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Title: An experimental study of friction between skin and nonwoven fabrics
Author: Asimakopoulos, V.
ISNI:       0000 0004 5362 9822
Awarding Body: University College London (University of London)
Current Institution: University College London (University of London)
Date of Award: 2014
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Incontinence is a common health problem among the human population, especially females. Although there have been many efforts to develop cures not all sufferers can be fully cured. A way to deal with this large portion of incontinence sufferers is pads. The continuous usage of pads creates some problems, though. The most common cause of these problems is friction between pads and skin. In order to describe friction, David Cottenden developed a mathematical model for describing friction between a conformable sheet and a curved surface. Previous work has already validated the model for strips of nonwoven fabric on rigid convex prisms and low – half angle cones . The aim of this project was to extend the validation to (i) large – half angle rigid cones (whose surfaces approximate to portions of the body); (ii) human volar forearms and (iii) highly compliant cylinders. In the first part of the project I validated the model for an example nonwoven fabric on rigid (Plaster of Paris) cones with half angles of 25°, 35° and 45°. As predicted by the model, the data for all fabric footprints on all cones fell on the same master curve, within experimental error. In the second part of the project, I used the volar forearms of young and older female participants. In this way I had the opportunity to test the model on real human skin (smooth and wrinkled) and different substrates (firm and flaccid tissues) as they varied between young and older subjects. Moreover, I observed the changing geometry of arms during experiments, especially the behaviour of – often wrinkled and flaccid – older arms and see how the model responded. I used strips of five different nonwoven fabrics investigating not only how the substrate affected the model, but also how behaviour varied between fabrics. The agreement between experimental data and model predictions was excellent for all fabrics. In the third part of the project, I used the same five fabrics on compliant cylinders made of soft silicone membrane “skins”. These cylinders helped me investigate how the model responded for extreme deformations (rucking) which were much greater than humans could have tolerated. Again, agreement between experiment and model was remarkably good. In summary, all three blocks of experimental work provided further validation of Cottenden’s model, increasing confidence that it can be used in future work to understand friction over the curved surfaces of the body and help develop products kinder to the skin.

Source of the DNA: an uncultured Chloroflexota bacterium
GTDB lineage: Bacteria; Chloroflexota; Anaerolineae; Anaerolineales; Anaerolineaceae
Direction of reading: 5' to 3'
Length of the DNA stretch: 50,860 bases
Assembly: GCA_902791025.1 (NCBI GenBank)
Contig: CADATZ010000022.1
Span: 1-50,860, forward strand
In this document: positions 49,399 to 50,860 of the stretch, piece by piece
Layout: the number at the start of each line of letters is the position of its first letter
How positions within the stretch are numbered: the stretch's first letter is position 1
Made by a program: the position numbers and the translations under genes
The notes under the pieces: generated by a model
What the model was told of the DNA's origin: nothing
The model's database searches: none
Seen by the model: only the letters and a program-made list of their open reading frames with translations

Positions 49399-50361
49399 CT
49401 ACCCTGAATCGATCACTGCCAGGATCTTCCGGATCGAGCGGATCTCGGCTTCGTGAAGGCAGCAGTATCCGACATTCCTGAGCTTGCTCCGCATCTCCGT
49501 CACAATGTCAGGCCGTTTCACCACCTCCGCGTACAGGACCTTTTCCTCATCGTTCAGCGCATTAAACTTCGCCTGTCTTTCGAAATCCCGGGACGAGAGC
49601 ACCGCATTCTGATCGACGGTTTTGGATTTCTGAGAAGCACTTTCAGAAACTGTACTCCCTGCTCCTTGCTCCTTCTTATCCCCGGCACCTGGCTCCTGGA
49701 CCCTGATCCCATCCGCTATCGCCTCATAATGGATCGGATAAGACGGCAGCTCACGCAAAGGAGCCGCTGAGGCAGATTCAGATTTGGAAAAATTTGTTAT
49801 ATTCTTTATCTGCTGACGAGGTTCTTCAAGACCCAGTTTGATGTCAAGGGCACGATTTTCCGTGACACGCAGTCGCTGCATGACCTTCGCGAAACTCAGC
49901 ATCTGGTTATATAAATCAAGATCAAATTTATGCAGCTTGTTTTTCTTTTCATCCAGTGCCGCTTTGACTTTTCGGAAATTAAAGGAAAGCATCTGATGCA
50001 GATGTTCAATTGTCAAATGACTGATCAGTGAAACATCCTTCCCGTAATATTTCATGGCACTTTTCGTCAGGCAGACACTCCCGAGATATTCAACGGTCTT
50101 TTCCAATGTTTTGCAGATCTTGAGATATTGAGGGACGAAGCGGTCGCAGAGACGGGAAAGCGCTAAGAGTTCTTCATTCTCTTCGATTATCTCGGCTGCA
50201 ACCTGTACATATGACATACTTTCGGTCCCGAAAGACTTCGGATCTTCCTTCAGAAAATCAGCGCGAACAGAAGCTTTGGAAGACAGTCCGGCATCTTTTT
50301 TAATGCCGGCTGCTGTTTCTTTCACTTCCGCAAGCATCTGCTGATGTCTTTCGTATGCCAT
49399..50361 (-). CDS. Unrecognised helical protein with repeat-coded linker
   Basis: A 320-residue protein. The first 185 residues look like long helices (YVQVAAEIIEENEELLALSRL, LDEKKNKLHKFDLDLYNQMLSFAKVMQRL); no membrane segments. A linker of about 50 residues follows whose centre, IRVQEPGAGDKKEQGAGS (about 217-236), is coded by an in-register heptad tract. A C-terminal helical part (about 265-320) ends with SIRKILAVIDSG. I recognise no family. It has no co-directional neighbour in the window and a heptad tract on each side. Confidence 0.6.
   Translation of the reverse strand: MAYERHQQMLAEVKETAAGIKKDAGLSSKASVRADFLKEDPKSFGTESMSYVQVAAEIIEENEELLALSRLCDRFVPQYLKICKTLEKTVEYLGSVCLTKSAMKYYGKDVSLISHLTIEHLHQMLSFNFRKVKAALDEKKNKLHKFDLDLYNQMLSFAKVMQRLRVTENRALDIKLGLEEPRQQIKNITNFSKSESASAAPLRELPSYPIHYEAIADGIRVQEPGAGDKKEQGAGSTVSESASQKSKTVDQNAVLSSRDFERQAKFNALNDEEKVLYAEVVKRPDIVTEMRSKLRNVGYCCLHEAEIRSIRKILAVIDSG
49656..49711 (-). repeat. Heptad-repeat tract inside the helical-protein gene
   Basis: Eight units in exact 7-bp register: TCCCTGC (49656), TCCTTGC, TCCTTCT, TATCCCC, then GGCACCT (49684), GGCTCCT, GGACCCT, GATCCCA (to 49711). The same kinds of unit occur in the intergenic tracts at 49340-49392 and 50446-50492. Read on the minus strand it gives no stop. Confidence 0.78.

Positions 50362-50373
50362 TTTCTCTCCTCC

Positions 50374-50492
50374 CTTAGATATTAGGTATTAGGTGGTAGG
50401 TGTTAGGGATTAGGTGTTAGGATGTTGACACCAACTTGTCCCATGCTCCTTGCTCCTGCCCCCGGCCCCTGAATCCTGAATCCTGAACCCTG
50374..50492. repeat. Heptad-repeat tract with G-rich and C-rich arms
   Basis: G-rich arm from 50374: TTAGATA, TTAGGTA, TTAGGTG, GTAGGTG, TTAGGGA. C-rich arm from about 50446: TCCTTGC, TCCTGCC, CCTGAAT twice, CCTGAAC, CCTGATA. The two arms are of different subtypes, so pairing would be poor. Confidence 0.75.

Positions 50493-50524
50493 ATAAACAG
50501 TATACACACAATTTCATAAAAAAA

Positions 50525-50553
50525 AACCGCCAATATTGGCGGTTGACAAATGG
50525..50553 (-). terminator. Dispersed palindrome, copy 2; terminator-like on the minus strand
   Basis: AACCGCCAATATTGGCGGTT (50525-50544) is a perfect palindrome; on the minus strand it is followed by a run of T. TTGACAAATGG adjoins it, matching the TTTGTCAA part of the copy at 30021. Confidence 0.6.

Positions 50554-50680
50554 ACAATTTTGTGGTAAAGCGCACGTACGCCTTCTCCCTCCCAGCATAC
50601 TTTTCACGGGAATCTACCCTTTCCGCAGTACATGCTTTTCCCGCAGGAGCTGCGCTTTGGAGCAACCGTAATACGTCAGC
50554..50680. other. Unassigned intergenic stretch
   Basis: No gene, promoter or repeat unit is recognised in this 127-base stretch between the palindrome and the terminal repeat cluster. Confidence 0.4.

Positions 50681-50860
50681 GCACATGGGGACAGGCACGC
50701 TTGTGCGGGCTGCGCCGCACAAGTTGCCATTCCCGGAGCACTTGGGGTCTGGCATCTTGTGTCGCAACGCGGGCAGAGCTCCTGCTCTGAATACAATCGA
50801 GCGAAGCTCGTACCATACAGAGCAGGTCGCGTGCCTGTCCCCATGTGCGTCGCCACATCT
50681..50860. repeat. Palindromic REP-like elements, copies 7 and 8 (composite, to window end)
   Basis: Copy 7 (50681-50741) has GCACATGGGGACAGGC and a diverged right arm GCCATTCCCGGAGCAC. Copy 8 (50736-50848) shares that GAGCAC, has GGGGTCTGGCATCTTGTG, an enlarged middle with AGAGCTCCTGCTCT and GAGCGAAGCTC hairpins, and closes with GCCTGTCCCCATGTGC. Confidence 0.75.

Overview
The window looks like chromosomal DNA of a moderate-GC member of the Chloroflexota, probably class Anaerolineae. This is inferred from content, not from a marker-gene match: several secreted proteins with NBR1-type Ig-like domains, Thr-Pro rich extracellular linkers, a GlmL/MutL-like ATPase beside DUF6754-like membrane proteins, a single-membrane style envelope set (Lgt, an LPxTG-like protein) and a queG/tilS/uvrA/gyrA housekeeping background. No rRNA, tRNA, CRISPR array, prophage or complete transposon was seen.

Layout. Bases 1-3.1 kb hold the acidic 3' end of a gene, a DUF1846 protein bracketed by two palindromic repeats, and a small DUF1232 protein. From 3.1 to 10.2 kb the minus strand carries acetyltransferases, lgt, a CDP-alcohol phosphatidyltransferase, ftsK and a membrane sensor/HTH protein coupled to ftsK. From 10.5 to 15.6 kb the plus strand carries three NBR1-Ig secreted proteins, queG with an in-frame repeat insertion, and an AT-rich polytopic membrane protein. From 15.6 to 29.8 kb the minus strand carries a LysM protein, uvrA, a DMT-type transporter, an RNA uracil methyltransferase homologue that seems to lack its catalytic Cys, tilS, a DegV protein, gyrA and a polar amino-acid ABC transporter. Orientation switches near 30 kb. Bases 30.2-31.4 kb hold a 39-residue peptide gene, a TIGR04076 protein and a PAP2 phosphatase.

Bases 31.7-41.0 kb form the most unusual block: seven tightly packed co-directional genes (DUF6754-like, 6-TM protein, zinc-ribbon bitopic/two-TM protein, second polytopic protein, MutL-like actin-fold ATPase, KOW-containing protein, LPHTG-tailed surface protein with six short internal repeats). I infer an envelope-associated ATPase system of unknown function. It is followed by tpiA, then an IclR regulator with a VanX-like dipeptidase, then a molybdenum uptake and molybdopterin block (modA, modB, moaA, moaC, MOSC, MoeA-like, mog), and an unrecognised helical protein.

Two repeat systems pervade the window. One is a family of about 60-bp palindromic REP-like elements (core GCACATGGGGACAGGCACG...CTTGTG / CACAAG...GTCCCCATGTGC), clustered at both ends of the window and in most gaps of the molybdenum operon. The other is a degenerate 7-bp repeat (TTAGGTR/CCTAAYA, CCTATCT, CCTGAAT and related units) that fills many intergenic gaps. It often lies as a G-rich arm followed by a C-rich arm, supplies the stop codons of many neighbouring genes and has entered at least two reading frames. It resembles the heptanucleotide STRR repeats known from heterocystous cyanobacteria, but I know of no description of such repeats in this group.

Supervisor: Not available Sponsor: Not available
Qualification Name: Thesis (Ph.D.) Qualification Level: Doctoral
EThOS ID:  DOI: Not available